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ISTANBUL (Reuters) - A Turkish court on Friday dismissed a case brought by victims of an Israeli raid on an aid flotilla that killed 10 people in 2010, said a lawyer for the victims' families, who stormed out of the courtroom as the judge ordered one co-plaintiff to be ejected.
The judge accepted the prosecutor's plea that there was no case to examine following a deal in June between Israel and Turkey in which the victims' families received compensation from Israel and the two countries restored relations.
Israeli-Turkish relations had broken down in 2010 when Turkish pro-Palestinian activists were killed by Israeli commandos enforcing a naval blockade of the Gaza Strip. The soldiers raided a ship, the Mavi Marmara, leading a flotilla towards the Hamas Islamist-run Palestinian territory.
The summer's rare rapprochement in the divided Middle East was driven as much by the prospect of lucrative Mediterranean gas deals as by mutual concern over growing security risks.
Israel, which had already offered apologies for the raid - one of Ankara's three conditions for a deal - agreed to pay out $20 million to the families of those killed, another key element in the restoration of ties.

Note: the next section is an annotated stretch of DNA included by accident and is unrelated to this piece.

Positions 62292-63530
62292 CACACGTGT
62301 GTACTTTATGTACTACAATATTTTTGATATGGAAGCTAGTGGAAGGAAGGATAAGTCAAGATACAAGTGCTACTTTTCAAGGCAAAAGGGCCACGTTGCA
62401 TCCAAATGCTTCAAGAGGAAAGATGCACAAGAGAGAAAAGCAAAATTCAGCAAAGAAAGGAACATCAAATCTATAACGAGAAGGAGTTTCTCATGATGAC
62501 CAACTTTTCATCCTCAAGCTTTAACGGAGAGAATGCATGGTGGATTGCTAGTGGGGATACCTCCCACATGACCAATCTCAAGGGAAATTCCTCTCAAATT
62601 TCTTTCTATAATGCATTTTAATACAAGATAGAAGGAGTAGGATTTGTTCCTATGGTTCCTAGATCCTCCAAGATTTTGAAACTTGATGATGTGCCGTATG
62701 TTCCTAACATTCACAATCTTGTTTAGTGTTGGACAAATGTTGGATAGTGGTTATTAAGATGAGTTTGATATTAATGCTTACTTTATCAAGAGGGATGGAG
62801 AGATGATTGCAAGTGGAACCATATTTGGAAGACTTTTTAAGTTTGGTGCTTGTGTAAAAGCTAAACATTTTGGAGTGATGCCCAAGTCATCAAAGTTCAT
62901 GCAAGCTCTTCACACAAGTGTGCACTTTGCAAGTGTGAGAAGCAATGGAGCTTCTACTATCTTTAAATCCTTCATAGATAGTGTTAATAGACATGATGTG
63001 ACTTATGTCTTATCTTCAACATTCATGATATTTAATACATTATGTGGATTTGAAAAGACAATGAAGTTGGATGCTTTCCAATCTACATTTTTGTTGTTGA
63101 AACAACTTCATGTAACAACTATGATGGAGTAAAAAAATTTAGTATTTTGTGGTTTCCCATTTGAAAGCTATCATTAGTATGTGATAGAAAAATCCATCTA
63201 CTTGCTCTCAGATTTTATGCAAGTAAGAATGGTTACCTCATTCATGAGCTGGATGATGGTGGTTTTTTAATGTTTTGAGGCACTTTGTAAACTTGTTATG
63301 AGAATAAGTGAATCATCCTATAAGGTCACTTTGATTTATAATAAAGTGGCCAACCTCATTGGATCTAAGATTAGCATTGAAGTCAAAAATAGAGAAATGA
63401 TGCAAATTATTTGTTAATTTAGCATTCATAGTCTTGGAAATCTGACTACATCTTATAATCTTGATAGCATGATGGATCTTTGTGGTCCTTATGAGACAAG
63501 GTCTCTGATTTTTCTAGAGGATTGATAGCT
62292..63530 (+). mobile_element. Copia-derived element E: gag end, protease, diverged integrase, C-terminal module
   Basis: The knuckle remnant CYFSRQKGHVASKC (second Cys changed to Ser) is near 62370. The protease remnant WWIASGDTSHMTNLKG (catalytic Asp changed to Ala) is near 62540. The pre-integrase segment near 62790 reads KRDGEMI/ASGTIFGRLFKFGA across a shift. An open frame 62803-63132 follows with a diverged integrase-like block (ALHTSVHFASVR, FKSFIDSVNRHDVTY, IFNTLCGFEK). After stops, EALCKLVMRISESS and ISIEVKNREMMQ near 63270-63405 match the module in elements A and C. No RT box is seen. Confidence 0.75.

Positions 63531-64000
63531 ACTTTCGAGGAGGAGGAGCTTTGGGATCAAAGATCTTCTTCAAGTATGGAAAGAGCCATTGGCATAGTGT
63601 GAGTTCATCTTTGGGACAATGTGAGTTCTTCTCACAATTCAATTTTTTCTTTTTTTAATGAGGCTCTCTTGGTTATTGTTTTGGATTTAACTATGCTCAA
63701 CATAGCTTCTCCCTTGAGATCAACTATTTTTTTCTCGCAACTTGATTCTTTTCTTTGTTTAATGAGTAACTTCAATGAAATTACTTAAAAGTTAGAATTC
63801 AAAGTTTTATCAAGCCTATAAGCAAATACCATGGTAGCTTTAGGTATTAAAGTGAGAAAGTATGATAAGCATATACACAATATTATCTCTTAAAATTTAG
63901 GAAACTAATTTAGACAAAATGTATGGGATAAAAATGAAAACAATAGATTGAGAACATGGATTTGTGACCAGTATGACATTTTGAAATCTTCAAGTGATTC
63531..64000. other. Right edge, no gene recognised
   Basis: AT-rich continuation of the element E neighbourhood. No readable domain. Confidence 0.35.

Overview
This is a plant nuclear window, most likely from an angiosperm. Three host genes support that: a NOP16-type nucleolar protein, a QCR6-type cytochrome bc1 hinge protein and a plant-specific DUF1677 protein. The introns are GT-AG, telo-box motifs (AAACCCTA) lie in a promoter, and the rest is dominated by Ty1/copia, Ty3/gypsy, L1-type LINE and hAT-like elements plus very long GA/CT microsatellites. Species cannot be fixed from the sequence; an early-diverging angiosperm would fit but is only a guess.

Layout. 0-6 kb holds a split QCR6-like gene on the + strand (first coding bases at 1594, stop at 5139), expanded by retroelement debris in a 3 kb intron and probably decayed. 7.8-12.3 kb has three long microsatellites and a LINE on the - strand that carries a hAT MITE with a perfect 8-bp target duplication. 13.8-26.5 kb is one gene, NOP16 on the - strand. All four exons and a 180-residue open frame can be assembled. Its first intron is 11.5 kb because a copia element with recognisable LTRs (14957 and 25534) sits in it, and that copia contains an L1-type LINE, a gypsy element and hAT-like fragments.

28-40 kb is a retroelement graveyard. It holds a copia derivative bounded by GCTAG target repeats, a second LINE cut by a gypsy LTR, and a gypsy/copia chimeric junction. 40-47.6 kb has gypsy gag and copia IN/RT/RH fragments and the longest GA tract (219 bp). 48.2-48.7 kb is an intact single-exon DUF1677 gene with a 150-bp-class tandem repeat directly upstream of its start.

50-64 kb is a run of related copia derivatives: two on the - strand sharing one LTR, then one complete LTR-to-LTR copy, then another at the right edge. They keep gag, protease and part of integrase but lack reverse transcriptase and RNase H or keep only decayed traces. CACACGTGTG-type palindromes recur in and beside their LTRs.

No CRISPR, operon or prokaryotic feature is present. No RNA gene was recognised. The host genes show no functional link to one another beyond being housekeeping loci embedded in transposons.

The case was brought on behalf of 740 victims of the Israeli raid, with Israel's chief of staff, naval commander, head of intelligence for the air force and head of military intelligence - all absent from the court - as the defendants.
At the final hearing on Friday, too many of the plaintiffs' lawyers and victims' families had gathered to fit in the courtroom. Tensions rose when some were not allowed inside, leading to protests and shouts of 'Allahu akbar' (God is greatest).
The judge called in the riot police to remove one co-plaintiff who refused to leave the courtroom. The families of the victims and lawyers chanted in protest and walked out before the verdict was read.
Prosecutor Huseyin Aslan argued that the case had no legal foundation after Turkey and Israel's deal, according to broadcaster CNN Turk.
Israel had demanded that its military officers and government officials be indemnified against prosecution on war crimes allegations. With Friday's court decision, arrest warrants for the four Israeli defendants have been lifted.
Additional reporting by Daren Butler; Reporting by Humeyra Pamuk and Yesim Dikmen; Editing by Janet Lawrence and Hugh Lawson